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This product claims to be an effective calcium and lime remover. Is this going to be any more effective than a spray bottle with water and some elbow grease?

They claim it uses a thing called colloidal science. Is there any research to back up their claims?

  • Depends-what is in the spray bottle? – David LeBauer May 27 '12 at 22:22
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Colloidal chemistry – as they are using it – means detergent. As you surmised, Their cleaning system is a spray bottle, an unremarkable detergent mixture consisting largely of water, and elbow grease.

This product is an excellent example of how detergent manufacturers put lipstick on a pig. More generally, it's a lesson about how experts in marketing and public relations take advantage of the way we think.

My answer is based on my own professional experience as a manager of a business that manufactures cleaning compounds. As you read this, note that I am not criticizing the manufacture of an unremarkable detergent product that contains chemicals, i.e., my own livelihood. I am using my insider knowledge to show where the marketing material is misleading, and, more generally, how the public's basic honest and cooperative nature becomes the tool of the P.R. expert.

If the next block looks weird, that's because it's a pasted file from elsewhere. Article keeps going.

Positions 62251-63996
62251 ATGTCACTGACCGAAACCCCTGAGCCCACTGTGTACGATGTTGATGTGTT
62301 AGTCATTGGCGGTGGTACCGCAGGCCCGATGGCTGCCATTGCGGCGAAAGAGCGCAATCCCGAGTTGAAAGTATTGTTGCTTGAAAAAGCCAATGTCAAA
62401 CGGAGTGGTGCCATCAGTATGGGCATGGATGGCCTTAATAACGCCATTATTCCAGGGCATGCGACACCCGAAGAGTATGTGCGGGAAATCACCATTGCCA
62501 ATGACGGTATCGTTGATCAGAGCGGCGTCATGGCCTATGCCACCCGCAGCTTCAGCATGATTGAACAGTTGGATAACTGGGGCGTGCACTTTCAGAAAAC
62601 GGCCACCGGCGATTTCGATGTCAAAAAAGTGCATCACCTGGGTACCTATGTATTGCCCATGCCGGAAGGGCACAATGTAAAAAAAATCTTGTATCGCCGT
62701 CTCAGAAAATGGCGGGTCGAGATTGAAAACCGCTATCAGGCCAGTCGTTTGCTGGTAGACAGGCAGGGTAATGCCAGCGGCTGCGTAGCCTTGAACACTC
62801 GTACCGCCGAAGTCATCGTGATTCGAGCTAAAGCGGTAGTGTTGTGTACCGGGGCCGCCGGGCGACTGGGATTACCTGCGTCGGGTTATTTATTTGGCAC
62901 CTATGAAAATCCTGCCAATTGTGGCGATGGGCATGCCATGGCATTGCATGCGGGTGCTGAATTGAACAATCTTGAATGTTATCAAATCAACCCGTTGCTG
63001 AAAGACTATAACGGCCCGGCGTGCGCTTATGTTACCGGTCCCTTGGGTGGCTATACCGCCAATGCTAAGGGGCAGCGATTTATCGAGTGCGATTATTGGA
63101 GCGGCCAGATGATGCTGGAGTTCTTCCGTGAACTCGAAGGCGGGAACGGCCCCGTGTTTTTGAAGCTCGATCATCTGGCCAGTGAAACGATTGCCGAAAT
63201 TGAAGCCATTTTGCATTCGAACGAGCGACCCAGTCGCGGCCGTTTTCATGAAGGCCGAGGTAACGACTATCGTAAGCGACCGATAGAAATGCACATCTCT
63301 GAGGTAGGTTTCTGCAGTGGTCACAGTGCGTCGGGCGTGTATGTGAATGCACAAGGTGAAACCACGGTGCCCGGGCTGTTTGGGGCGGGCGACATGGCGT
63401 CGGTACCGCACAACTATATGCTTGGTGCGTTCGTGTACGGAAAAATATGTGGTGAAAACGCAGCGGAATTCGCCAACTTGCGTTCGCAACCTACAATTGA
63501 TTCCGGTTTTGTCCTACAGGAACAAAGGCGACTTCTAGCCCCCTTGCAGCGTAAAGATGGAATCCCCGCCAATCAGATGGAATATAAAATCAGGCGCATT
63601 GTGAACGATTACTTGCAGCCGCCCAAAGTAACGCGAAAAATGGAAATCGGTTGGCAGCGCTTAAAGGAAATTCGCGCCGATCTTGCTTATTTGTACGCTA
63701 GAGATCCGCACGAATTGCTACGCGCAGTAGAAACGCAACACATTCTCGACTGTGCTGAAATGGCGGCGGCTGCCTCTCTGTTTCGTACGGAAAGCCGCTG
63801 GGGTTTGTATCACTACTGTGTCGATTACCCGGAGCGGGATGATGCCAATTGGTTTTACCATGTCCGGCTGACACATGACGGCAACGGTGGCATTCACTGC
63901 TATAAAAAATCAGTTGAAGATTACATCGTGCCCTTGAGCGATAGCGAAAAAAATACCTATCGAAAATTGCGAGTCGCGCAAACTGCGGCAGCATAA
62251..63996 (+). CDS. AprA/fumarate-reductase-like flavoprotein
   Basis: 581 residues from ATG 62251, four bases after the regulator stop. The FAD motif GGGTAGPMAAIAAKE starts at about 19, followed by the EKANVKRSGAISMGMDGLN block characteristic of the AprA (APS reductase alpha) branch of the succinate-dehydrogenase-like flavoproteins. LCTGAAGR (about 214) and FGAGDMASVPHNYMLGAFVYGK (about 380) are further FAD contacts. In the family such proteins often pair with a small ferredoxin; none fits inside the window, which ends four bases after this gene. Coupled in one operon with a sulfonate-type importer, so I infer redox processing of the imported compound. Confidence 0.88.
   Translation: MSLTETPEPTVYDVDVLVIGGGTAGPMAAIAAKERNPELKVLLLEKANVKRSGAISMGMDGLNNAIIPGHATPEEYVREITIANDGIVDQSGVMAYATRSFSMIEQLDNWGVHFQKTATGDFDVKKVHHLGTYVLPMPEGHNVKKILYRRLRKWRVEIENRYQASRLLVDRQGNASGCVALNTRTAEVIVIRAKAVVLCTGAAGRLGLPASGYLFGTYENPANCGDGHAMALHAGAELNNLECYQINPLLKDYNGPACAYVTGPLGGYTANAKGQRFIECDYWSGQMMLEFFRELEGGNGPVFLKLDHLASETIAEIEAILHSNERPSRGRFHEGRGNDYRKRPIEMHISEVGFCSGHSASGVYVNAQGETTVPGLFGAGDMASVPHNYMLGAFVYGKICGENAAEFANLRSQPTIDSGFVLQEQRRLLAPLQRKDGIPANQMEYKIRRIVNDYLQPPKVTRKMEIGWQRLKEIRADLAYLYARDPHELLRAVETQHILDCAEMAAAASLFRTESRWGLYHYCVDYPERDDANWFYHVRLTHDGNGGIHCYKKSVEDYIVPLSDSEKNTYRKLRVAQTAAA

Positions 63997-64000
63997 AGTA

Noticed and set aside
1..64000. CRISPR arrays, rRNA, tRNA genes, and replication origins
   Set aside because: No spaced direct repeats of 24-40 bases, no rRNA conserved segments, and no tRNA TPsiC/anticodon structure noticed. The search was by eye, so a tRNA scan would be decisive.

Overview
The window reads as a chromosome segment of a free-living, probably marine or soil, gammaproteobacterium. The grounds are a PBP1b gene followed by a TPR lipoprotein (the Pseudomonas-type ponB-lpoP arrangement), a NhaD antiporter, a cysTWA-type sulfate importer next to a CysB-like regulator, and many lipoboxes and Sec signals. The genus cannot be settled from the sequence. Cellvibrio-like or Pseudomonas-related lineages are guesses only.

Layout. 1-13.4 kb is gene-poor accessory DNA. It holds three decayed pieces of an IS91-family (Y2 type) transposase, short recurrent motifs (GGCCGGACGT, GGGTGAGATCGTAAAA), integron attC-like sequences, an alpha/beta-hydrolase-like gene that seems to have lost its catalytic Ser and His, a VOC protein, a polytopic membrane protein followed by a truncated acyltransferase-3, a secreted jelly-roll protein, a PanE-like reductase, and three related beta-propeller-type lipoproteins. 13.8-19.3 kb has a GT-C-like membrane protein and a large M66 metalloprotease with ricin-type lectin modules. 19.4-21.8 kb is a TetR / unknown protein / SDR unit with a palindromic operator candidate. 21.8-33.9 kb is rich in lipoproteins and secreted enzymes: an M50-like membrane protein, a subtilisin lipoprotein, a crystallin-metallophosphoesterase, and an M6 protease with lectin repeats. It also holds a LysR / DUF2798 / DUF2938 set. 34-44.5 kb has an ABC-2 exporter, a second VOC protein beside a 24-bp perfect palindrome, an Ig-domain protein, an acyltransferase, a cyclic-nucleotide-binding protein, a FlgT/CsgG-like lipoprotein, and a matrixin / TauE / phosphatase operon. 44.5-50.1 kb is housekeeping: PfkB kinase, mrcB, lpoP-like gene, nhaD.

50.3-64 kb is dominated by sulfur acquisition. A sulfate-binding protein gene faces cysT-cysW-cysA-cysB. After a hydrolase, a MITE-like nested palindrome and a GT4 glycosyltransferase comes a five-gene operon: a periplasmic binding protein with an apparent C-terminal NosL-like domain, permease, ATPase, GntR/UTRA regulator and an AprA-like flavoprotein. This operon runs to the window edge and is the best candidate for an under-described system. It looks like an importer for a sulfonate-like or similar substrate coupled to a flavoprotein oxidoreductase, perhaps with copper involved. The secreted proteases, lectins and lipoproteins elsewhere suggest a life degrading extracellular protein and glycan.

In normal social situations, most people will assume automatically that what you say is: (1) provable, (2) complete, (3) relevant, and (4) unambiguous. This is the cooperative principle. The cooperative principle is well known to experts in marketing and public relations. They violate it deliberately in ways they do not intend you to notice, so that you will not become skeptical when you are evaluating what they say.

With that in mind, let's unpack the product.

The most obvious clue to the nature of this product is this quotation from their FAQ:

Q - I found I needed to scrub very hard the first time I used ECO MIST PROFESSIONAL CALCIUM & LIME. Why is this?